6.26.13 [Weekly Reviews]
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Lazarus #1 (Image): It didn’t take long for me to realize that Lazarus was registering in my brain because it marries together two of my favorite genres of storytelling, good old crime family stuff with dystopian world-building. On top of that, Greg Rucka fills it with procedural jargon, which is something I totally have a weakness for. I mean, Queen & Country is still one of my favorite comics of the Modern Age, right alongside Warren Ellis and John Cassaday’s Planetary, and that's a big part of the reason why. On top of that, Michael Lark comes along and just nails specific scenes like the silent fight choreography, in addition to the general aesthetic of the entire book. The liberal inks fit with a somewhat monochromatic palette, which pops at all the right times to punctuate blue sorrow or red blood. It’s almost sickening the way everything just works so well here, but I don’t want to give the creative team short shrift for all of the hard work involved. Rucka reveals in the satisfying back-matter that the duo has been noodling this story for about a decade, and the time invested, the thought given to every detail, really shows. That back-matter is a fun behind-the-scenes tour through the origins of the series, an assist from Warren Ellis, frightening stats about the pooling effect of global wealth, and the true, ground-out, hard-earned, collaborative work ethic between Rucka and Lark. Yeah, there’s a little mishap with oxycontin vs. oxytocin in the dialogue, but the story of Forever Carlyle, the enforcer, the protector, the avatar, the titular Lazarus of Family Carlyle, maybe not quite having the moral flexibility needed for her mission in life and recounting some recent physical and emotional trauma is so full of instantly realized potential. One of the reasons I think Lazarus works on such a primal level is that it plays on our intuitive fears surrounding what we already know. We already know that wealth is power. We already know wealth can buy you freedom, influence, access, justice, and control. We know that the middle class is rapidly being eliminated. We know that you are basically either a “have” or a “have not” and anything in between feels like a fleeting liminal state. Rucka and Lark take this future to a logical extreme, where paramilitary crime families run armed farm camps and use personal biotechnology that’s advanced through classic sci-fi means. You do that to survive in this world. You do that or you die. It’s clear to me that Lazarus is one of the best debuts of the year. It’s one of the best books of the year. It might even be a contender for THE best book of the year. It’s going to be an impossible challenge to down-select to my 13 finalists for “best of” later this year. I have double that number penciled in as contenders and the year is only half over! Bravo once again to Image Comics for being a home, a force, an advocate of Creator-Owned Comics and unleashing this type of raw and unbridled imagination. It’s books like this that are the future of the industry. Grade A+.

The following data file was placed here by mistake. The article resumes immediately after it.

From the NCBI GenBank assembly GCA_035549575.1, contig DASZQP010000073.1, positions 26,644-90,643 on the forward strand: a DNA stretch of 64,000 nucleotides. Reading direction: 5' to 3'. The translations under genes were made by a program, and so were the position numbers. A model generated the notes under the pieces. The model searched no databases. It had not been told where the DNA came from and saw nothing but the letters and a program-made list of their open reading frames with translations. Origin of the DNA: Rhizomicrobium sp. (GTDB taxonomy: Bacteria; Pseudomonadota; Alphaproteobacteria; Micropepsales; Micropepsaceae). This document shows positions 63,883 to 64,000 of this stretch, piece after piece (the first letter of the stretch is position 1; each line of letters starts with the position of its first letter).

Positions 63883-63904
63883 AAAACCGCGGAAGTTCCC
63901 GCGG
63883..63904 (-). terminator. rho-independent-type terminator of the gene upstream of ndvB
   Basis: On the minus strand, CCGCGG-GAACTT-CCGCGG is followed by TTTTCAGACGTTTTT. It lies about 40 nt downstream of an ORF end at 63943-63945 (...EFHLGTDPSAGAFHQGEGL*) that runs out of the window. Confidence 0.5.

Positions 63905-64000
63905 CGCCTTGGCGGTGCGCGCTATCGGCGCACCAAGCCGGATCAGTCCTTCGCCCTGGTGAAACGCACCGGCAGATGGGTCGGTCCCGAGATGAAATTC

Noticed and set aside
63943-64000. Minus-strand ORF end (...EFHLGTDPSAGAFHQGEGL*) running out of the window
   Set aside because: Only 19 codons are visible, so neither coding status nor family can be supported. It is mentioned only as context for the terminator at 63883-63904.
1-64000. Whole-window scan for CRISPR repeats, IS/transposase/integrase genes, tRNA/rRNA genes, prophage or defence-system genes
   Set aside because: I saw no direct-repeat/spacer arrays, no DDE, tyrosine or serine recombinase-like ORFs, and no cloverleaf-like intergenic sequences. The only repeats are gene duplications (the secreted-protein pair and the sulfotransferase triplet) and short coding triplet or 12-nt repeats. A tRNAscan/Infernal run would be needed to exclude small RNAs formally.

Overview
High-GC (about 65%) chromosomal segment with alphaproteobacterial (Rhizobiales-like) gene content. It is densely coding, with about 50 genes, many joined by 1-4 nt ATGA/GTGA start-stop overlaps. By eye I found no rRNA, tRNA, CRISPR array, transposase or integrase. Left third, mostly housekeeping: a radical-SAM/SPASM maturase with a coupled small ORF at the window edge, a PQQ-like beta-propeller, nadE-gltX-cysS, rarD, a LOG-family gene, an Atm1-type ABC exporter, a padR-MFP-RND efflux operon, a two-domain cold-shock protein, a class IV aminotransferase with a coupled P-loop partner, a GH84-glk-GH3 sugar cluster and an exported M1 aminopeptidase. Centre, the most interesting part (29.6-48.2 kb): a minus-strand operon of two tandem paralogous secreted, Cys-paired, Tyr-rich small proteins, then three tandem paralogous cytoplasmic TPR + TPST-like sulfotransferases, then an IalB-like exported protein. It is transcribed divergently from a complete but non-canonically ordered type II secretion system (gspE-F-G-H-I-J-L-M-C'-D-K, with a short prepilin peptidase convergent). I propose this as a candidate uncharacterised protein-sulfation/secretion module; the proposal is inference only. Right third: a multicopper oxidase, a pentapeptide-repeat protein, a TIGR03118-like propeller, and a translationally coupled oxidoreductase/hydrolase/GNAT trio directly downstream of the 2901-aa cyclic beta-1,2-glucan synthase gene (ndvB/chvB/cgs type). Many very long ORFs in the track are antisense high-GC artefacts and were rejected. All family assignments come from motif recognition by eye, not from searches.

Mind MGMT #12 (Dark Horse): [Note: It’s a hectic week for me with work, friends and family visiting from out of town for summer festivities, SDCC looming and general comics “stuff” happening in the background, so this week’s reviews might be a little shorter than usual, with posts at odd times and intervals, I guess?] This intense issue is the culmination of so many threads that’ve come before. Matt Kindt weaves us through Meru’s revelations in her personal history, the history of the agency’s verbal field guides, and a somewhat Gaiman-esque library at the end of the world that has the objective recorded history of human events. In addition to Kindt’s trademark washes of color, there’s so much visual style in little flourishes, like the way a trench coat hangs or the way cigarette smoke pierces a panel border. This book just gets better and better as time goes on, working out clarity and intent, in what is probably the most aesthetically distinct book on the stands. Kindt is crafting a modern classic that manages a delicate and sophisticated balance between fiction and reality. Grade A.